For in­stance, one di­vi­sion – say, ac­count­ing – might re­quire a high de­gree of fo­cus and should there­fore be sta­tioned in a quiet zone, with ac­cess to lots of meet­ing rooms and lounge ar­eas for spo­radic col­lab­o­ra­tion. Con­versely, groups where em­ploy­ees talk to one another all day long – like Berg­eron’s own mar­ket­ing team – might hap­pily oc­cupy louder, more cen­tral ar­eas, with any­one in need of quiet time able to seek out a pri­vate room. Re­duc­ing fric­tion is key. There are plenty of ex­am­ples of com­pa­nies who had the right idea but failed in the ex­e­cu­tion. A few of the more com­mon blun­ders in­clude us­ing cheaper ma­te­ri­als in open ar­eas (which can cause sound to ping and re­ver­ber­ate) and build­ing so-called pri­vate rooms that aren’t ac­tu­ally sound­proof. Another big one is build­ing too few meet­ing rooms or fo­cus pods. The idea, says O’neil, is to cre­ate enough pri­vate spa­ces that peo­ple can duck into them for 20 min­utes or four hours with­out hav­ing to book in ad­vance or worry about tick­ing off other pri­vacy-seek­ers. The faster com­pa­nies un­der­stand the need for a diver­sity of spa­ces, the bet­ter. Never has the global war for tal­ent been quite so fierce, and en­sur­ing your of­fice – rather than the lo­cal Star­bucks – is the most in­spi­ra­tional place for em­ploy­ees to be is a pow­er­ful tool for both at­tract­ing and re­tain­ing the best and bright­est. Berg­eron had one client whose job ac­cep­tance rate went from 50 per cent to 93 per cent in the wake of an of­fice re­vamp. It’s not just the slick­ness of the de­sign that counts, how­ever – ac­cord­ing to Berg­eron, em­ploy­ees want work en­vi­ron­ments that of­fer a choice be­tween fo­cus and in­spi­ra­tion. And that holds true re­gard­less of age. Gensler has found there’s no dif­fer­ence be­tween mil­len­ni­als and older gen­er­a­tions in terms of em­brac­ing flex­i­ble, tech­nol­ogy-en­abled of­fices. “It’s more what you do that drives your space needs,” she says, “not how old you are.” In the end, it comes down to bal­ance. “The busier our lives get, the more the work­place needs to sup­port some of my per­sonal life,” says O’neil. “Some­times I need to call my kid’s pe­di­a­tri­cian or take a call from the school in the mid­dle of the day, just [as] at home I’m tak­ing work calls at 10 p.m.” In the mean­time, O’neil and other de­sign­ers will con­tinue to feed the mar­ket with mod­u­lar work­arounds like Quiet Spa­ces. Th­ese might be stop­gap so­lu­tions, but at least no one on the out­side can hear you scream.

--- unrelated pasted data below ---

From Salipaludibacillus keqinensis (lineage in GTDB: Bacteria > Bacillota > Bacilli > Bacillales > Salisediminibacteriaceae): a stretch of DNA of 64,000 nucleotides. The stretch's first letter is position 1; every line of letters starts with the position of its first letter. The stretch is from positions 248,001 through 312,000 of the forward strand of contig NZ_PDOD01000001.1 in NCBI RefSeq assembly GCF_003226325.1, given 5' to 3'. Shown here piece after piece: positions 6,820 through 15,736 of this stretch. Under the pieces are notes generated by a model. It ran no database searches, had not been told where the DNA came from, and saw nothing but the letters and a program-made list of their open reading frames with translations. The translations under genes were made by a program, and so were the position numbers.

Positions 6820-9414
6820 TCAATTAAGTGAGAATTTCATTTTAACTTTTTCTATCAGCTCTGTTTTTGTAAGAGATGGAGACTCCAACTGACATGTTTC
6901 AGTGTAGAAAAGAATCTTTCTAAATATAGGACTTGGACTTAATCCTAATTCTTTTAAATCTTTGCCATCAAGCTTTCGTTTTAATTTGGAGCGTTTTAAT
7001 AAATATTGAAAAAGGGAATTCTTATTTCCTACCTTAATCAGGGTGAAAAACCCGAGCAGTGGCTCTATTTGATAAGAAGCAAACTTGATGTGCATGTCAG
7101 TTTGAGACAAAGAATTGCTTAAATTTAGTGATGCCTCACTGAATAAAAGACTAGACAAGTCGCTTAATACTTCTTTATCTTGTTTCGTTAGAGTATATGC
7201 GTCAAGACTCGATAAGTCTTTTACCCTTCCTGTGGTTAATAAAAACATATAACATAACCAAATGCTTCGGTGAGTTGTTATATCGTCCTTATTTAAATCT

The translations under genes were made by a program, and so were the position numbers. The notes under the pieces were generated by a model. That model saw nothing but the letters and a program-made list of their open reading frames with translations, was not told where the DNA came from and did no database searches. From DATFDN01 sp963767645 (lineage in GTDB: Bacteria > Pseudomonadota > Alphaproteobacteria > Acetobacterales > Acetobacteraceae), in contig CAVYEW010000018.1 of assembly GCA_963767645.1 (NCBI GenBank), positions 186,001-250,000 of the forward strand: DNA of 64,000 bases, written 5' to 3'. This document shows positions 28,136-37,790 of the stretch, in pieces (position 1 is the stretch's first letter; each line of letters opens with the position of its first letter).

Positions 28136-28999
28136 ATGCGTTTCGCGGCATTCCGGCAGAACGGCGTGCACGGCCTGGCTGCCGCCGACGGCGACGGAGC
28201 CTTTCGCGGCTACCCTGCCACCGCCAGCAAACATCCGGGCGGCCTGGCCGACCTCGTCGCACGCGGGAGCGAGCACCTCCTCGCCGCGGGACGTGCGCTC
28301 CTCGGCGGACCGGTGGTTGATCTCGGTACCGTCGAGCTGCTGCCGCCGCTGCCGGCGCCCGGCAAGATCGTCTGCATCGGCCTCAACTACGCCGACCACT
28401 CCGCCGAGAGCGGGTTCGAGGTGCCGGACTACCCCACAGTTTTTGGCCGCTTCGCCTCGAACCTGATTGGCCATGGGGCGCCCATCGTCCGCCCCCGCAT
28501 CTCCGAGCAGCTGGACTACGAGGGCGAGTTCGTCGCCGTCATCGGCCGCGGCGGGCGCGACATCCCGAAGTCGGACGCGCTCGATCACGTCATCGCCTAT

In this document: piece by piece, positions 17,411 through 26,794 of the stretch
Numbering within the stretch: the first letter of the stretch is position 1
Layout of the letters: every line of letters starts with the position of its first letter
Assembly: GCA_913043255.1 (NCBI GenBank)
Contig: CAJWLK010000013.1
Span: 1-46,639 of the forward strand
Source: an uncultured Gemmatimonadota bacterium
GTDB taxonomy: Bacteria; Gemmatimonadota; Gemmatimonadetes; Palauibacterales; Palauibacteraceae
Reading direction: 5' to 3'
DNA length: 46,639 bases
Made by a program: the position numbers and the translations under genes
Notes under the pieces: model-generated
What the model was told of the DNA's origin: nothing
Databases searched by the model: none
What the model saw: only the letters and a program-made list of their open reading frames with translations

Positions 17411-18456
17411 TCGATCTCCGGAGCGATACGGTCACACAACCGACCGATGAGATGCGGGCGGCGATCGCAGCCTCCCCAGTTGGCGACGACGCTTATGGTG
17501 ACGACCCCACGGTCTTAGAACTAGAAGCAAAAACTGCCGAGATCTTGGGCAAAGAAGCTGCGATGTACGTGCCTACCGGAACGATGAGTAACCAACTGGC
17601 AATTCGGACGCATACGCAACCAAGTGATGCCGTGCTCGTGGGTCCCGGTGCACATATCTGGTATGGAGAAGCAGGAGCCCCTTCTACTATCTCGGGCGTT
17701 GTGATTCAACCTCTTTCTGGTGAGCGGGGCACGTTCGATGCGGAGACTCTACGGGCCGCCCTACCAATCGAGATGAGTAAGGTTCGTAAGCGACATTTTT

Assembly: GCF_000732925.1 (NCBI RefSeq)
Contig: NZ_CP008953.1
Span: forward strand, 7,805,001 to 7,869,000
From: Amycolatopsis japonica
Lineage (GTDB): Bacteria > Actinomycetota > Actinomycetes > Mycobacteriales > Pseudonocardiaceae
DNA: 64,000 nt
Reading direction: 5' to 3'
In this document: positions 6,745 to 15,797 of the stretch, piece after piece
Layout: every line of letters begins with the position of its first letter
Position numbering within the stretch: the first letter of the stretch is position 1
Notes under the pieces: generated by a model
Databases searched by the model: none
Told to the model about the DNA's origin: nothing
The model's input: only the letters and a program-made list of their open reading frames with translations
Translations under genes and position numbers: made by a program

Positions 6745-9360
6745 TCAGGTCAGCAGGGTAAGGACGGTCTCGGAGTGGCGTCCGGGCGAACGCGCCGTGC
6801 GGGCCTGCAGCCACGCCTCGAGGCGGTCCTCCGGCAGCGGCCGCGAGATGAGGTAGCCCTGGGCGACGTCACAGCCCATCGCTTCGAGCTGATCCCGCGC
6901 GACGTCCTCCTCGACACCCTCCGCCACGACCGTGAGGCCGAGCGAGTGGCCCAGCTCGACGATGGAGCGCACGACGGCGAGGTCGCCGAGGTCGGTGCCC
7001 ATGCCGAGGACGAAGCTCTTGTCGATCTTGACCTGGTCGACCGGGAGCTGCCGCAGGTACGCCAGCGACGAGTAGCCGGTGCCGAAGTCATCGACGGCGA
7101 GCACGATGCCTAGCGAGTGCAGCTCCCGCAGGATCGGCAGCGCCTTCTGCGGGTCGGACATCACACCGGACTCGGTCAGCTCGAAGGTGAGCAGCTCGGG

PHOTO: MICHAEL WELLS

For the L.A. ad­ver­tis­ing agency Can­vas World­wide, New York ar­chi­tects A+I used dichroic glass par­ti­tions to cre­ate sep­a­rate rooms within an oth­er­wise open workspace. The colour­ful glass walls de­mar­cate board­rooms and meet­ing spa­ces that are suited for...